ScienceDaily (Dec. 29, 2011) —
People with diets high in several vitamins or in omega 3 fatty acids are
less likely to have the brain shrinkage associated with Alzheimer's
disease than people whose diets are not high in those nutrients,
according to a new study published in the December 28, 2011, online
issue of Neurology®,
the medical journal of the American Academy of Neurology.
Those with diets high in omega 3 fatty acids and in vitamins C, D, E
and the B vitamins also had higher scores on mental thinking tests than
people with diets low in those nutrients. These omega 3 fatty acids and
vitamin D are primarily found in fish. The B vitamins and antioxidants C
and E are primarily found in fruits and vegetables.
In another finding, the study showed that people with diets high in
trans fats were more likely to have brain shrinkage and lower scores on
the thinking and memory tests than people with diets low in trans fats.
Trans fats are primarily found in packaged, fast, fried and frozen food,
baked goods and margarine spreads.
The study involved 104 people with an average age of 87 and very few
risk factors for memory and thinking problems. Blood tests were used to
determine the levels of various nutrients present in the blood of each
participant. All of the participants also took tests of their memory and
thinking skills. A total of 42 of the participants had MRI scans to
measure their brain volume.
Overall, the participants had good nutritional status, but seven
percent were deficient in vitamin B12 and 25 percent were deficient in
Study author Gene Bowman, ND, MPH, of Oregon Health & Science
University in Portland and a member of the American Academy of
Neurology, said that the nutrient biomarkers in the blood accounted for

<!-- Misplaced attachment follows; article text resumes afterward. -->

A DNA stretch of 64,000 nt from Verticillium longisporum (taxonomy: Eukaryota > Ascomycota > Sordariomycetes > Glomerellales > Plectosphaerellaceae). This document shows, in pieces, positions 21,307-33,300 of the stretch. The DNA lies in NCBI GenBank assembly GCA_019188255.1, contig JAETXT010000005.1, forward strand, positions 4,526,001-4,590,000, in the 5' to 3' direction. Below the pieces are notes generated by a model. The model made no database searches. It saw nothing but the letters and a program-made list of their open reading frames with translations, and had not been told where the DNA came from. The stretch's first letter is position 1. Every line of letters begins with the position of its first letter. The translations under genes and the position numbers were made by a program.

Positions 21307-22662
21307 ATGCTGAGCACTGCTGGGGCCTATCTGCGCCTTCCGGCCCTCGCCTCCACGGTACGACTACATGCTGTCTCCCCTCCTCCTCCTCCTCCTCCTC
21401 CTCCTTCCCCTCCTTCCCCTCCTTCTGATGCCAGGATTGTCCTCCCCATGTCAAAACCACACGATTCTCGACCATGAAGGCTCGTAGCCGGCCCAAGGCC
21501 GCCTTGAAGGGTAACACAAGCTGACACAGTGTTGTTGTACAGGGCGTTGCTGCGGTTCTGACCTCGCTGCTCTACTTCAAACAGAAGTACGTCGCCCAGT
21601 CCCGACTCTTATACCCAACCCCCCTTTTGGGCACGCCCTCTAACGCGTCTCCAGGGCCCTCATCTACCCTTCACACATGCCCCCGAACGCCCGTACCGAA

a significant amount of the variation in both brain volume and thinking
and memory scores. For the thinking and memory scores, the nutrient
biomarkers accounted for 17 percent of the variation in the scores.
Other factors such as age, number of years of education and high blood
pressure accounted for 46 percent of the variation. For brain volume,
the nutrient biomarkers accounted for 37 percent of the variation.
"These results need to be confirmed, but obviously it is very
exciting to think that people could potentially stop their brains from
shrinking and keep them sharp by adjusting their diet," Bowman said.
The study was the first to use nutrient biomarkers in the blood to
analyze the effect of diet on memory and thinking skills and brain
volume. Previous studies have looked at only one or a few nutrients at a
time or have used questionnaires to assess people's diet. But
questionnaires rely on people's memory of their diet, and they also do
not account for how much of the nutrients are absorbed by the body,
which can be an issue in the elderly.
The study was supported by the National Institutes of Health, the
National Institute on Aging and National Center for Complementary and
Alternative Medicine and the U.S. Department of Veteran Affairs,
Portland VA Medical Center.
The above story is reprinted from
materials provided by American
Academy of Neurology.